The Museum of Hoaxes
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Hoax Museum Blog Posts From
March 2012
A Bullfighter Repents — The following photo and caption has recently begun to circulate online. It's all over Facebook. "And suddenly, I looked at the bull. He had this innocence... that all animals have in their eyes, and he looked at me with this pleading. It was like a cry for justice, deep down inside of me. I describe it as being like a prayer - because if one confesses, it is hoped, that one is forgiven. I felt like the worst shit on earth."
 This photo shows the collapse of Torrero Alvaro Munera,…
Posted: Wed Mar 07, 2012.   Comments (4)

$8100 George Washington Chicken McNugget — Three years ago, Rebekah Speight of Dakota City and her kids were at McDonalds, where they ordered some Chicken McNuggets. One of the McNuggets went uneaten, but just as she was about to throw it out, Rebekah noticed that it resembled George Washington. So she took it home and kept it in her freezer. And just a few days ago, this decision paid off when she managed to sell the GWCM for $8100 on eBay. But she's not keeping the money. It's all going to a charity to send children to summer…
Posted: Wed Mar 07, 2012.   Comments (2)

The Man Who Claims He Invented Email — Back in November 2011, Time magazine ran an article titled "The Man Who Invented Email." It was about V.A. Shiva Ayyadurai who, in 1978 as a 14-year-old kid, wrote and copyrighted a program called EMAIL. This article led the Smithsonian to recently acquire various documents related to Ayyadurai's 1978 program, in order to immortalize its contribution to American life and culture. In late February, the Washington Post added to Ayyadurai's growing fame as the creator of email by writing…
Posted: Wed Mar 07, 2012.   Comments (3)

The April Fool’s Day Jinx — A few times when I've done interviews about April Fool's Day, I've been asked whether the tradition of foolery on April 1st is dying out because, despite the day's popularity online, most people don't celebrate it. My answer is that April Fool's Day has always been ignored by the majority of the population, but the influence of the celebration can be seen in what people don't do on April 1. Even people who have never played a prank in their entire life, will nevertheless acknowledge…
Posted: Tue Mar 06, 2012.   Comments (3)


The Nullarbor Nymph Comes To The Big Screen — I posted a brief description of the Australian legend of the Nullarbor Nymph back in 2004. This is what I wrote: Thirty-two years ago the tiny town of Eucla, Australia, on the edge of the Nullarbor plain, became famous when a few of its residents first sighted the Nullarbor Nymph. The Nymph was a blonde, feral, half-naked woman who lived in the bush and ran wild with kangaroos. News of this wild woman quickly spread around the world. Now filmmaker Matthew Wilkinson has brought the…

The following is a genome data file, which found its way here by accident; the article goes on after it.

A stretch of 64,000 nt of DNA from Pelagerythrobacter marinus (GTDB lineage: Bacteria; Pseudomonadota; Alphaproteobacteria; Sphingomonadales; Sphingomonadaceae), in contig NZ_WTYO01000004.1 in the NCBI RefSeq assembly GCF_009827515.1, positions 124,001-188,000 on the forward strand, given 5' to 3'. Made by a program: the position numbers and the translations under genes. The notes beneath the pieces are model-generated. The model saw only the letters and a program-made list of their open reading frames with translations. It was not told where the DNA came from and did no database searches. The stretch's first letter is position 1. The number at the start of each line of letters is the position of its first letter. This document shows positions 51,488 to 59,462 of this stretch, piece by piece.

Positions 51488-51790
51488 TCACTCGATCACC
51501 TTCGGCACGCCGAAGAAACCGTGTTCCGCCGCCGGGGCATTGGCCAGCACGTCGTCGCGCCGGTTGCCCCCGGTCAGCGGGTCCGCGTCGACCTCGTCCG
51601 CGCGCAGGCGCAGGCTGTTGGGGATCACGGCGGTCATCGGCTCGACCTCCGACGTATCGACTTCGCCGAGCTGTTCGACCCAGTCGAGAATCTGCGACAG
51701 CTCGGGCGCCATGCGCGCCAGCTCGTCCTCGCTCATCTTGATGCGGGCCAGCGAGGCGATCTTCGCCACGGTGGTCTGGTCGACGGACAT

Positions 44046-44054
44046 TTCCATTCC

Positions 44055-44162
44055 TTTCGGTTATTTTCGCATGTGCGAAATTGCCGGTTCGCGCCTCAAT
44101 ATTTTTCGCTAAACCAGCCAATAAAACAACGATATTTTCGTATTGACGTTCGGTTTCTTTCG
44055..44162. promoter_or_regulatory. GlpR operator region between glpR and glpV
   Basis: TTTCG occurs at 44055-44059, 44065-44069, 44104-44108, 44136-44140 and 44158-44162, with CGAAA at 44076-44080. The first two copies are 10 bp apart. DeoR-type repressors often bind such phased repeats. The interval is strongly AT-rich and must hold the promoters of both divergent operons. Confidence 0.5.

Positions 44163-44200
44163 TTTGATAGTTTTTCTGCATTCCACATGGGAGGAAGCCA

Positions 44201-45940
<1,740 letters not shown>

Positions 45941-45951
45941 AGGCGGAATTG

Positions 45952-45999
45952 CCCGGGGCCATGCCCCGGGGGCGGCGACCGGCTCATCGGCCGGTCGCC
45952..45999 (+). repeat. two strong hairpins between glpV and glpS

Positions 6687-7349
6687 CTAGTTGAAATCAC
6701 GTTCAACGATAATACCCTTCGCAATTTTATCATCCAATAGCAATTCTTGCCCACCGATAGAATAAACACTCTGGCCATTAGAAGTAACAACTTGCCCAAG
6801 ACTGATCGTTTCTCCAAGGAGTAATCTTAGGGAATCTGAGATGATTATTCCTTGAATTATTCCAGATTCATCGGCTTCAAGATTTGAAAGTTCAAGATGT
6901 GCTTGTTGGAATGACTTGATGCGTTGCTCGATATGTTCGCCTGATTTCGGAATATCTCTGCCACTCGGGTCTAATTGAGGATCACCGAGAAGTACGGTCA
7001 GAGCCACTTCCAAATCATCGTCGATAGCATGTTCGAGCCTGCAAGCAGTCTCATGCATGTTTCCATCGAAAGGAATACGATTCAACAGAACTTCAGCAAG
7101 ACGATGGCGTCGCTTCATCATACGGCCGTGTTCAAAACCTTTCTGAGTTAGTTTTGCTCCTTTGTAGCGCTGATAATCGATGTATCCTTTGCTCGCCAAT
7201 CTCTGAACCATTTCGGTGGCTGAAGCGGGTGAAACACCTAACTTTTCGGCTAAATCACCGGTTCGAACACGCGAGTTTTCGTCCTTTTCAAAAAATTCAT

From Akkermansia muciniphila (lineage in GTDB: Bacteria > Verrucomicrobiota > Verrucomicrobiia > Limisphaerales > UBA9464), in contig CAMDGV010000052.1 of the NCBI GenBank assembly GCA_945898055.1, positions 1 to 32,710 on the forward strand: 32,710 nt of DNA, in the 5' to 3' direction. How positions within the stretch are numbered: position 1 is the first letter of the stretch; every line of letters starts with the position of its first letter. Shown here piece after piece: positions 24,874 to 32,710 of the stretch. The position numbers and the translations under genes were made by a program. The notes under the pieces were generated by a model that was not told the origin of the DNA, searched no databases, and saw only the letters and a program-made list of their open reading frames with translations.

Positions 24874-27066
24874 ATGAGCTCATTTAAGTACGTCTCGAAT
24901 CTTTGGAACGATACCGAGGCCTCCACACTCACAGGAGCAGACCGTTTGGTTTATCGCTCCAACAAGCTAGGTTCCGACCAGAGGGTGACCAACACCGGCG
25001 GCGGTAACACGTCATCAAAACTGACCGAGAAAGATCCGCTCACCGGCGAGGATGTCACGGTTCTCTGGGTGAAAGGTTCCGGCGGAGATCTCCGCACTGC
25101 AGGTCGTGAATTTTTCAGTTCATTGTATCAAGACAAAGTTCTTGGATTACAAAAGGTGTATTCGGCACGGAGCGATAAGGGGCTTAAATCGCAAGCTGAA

Posted: Tue Mar 06, 2012.   Comments (1)

Photoshopping the Classics — Italian artist Anna Utopia Giordano (great name... can that be the name she was born with?) has created a series of works that comment on the media obsession with photoshopping models to look thin and flawless. She's taken famous classical nudes and made them thinner. So Botticelli's Venus gets slimmed down for the beach, as does Francesco Hayez's Venus. The New York Daily News quotes her as saying: Art is always in search of the perfect physical form. It has evolved through history,…
Posted: Tue Mar 06, 2012.   Comments (1)

Stimulus To Allow Critical Hair Expenses Act — On April 1st of this year, hundreds of thousands of men with mustaches are going to gather in Washington, DC to demand tax equity for Mustached Americans. They're hoping to persuade Congress to adopt the Stimulus To Allow Critical Hair Expenses Act, or STACHE Act. The act would allow Mustached Americans to claim tax deductions for expenses such as: Mustache and beard trimming instruments, mustache wax and weightless conditioning agents, Facial hair coloring products (for men and women…
Posted: Mon Mar 05, 2012.   Comments (0)

What Was The First Ever Photoshopped Image? — The Daily Mail recently posted an article online about the early history of photo fakery. The Daily Mail doesn't exactly have a reputation for quality journalism, so it shouldn't be that surprising that the article starts off with an historical error. It claims that an image (shown below) of Abraham Lincoln posing in a 'heroic' stance "could be the first ever Photoshopped image." I understand the Daily Mail is using 'photoshopped' as a generic term to mean an image altered by…
Posted: Fri Mar 02, 2012.   Comments (2)

The 1% Tip Hoax — Last week an image showing the "tip" left by a rich banker who had dined at a Newport Beach restaurant spread around the internet. The financial tip was slightly less than 1%, on a bill of over $100, but the patron also left a life-advice tip: "GET A REAL JOB". Naturally, the image provoked the customary rage reaction from netizens. The image originally was posted on a blog called "Future Ex-Banker" run by an anonymous blogger who said he worked in the corporate office of a bank for…
Posted: Thu Mar 01, 2012.   Comments (5)

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